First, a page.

Scientists call for changes to bushfire mitigation in WA
A group of concerned scientists are calling for an independent inquiry into the way Western Australia conducts prescribed burns.
It comes after a recent burn in the South West had catastrophic impacts on the numbat population and its habitat.
Emeritus Professor John Bailey from The Leeuwin Group told Liam Bartlett the current bushfire mitigation system is too intense.
“What the Leeuwin Group is calling for is a return to the sort of burning practices that indigenous people used to employ,” he said.
“So the patches are much smaller, more readily controlled and have lower impacts on the native fauna that might inhabit that area.”
While the group acknowledge there is a place for prescribed burns, he said larger scale burns have major consequences for native animals.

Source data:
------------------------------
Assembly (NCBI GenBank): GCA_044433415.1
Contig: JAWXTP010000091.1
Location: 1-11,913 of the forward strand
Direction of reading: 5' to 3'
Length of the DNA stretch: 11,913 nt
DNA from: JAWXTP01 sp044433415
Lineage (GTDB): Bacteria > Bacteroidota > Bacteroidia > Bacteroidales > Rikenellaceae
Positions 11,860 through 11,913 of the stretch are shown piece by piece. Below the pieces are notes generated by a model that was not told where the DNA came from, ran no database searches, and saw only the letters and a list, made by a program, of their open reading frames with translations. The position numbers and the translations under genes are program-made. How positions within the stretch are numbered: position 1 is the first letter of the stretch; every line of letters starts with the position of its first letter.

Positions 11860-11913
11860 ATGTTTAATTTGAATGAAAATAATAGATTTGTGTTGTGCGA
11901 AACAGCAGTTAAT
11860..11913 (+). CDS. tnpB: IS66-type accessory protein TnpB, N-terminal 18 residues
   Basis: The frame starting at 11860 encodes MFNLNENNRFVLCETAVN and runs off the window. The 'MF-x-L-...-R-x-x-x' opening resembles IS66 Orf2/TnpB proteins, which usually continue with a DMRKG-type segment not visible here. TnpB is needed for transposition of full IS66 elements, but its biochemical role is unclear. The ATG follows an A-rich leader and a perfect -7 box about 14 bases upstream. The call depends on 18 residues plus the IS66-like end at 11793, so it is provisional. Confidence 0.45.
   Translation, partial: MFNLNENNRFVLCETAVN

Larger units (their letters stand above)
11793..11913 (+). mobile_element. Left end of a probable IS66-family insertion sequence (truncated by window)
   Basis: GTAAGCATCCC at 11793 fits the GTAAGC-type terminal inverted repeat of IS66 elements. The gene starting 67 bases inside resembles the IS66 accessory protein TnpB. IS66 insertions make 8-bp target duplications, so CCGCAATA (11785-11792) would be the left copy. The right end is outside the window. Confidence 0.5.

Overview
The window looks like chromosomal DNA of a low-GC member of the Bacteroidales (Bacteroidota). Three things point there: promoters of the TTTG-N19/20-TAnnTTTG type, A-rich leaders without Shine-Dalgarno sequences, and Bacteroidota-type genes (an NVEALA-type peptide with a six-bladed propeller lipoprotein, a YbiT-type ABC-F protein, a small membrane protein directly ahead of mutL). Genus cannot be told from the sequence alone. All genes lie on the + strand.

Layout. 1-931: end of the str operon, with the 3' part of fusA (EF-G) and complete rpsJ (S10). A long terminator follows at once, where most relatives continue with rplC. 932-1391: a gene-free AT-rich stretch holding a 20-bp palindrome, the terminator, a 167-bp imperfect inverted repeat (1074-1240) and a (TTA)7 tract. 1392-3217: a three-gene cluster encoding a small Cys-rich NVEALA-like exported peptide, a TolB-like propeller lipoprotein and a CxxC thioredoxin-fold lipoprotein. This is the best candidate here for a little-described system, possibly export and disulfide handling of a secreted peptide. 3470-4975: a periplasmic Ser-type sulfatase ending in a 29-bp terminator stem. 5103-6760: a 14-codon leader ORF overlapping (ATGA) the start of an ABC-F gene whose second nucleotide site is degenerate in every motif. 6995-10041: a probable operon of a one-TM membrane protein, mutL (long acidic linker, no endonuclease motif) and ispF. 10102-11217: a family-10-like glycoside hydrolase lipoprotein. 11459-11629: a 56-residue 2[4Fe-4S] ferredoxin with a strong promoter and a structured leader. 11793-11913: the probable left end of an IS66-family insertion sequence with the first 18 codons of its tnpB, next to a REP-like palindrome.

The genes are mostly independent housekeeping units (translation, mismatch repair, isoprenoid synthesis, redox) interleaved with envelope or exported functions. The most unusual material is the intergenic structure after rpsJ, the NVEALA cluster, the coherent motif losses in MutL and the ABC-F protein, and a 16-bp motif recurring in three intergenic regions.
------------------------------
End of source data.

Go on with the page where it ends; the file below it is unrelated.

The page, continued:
“A large fire means it is harder for the individual animals to escape because there isn’t an unburnt refuge nearby,” he said.
“But also, after the fire there is little for them to eat, there is little cover so they are then vulnerable to predation by foxes and cats.”
Press PLAY to hear more about the calls for an independent inquiry
In a statement Environment Minister Amber-Jade Sanderson said the South West fire is being investigated internally by the DBCA.
“DBCA officers are continuing to investigate the impacts of the fire on wildlife, including the local numbat population and the department is thoroughly reviewing this particular burn,” she said.
“There are lessons to be learned from implementing all our fire mitigation strategies and where problems are identified, I will ask the department to implement improvements.
“Internal reviews are just one way we can continue to improve bushfire mitigation in Western Australia.”
(Photo: Bart Lebbing/ Supplied.)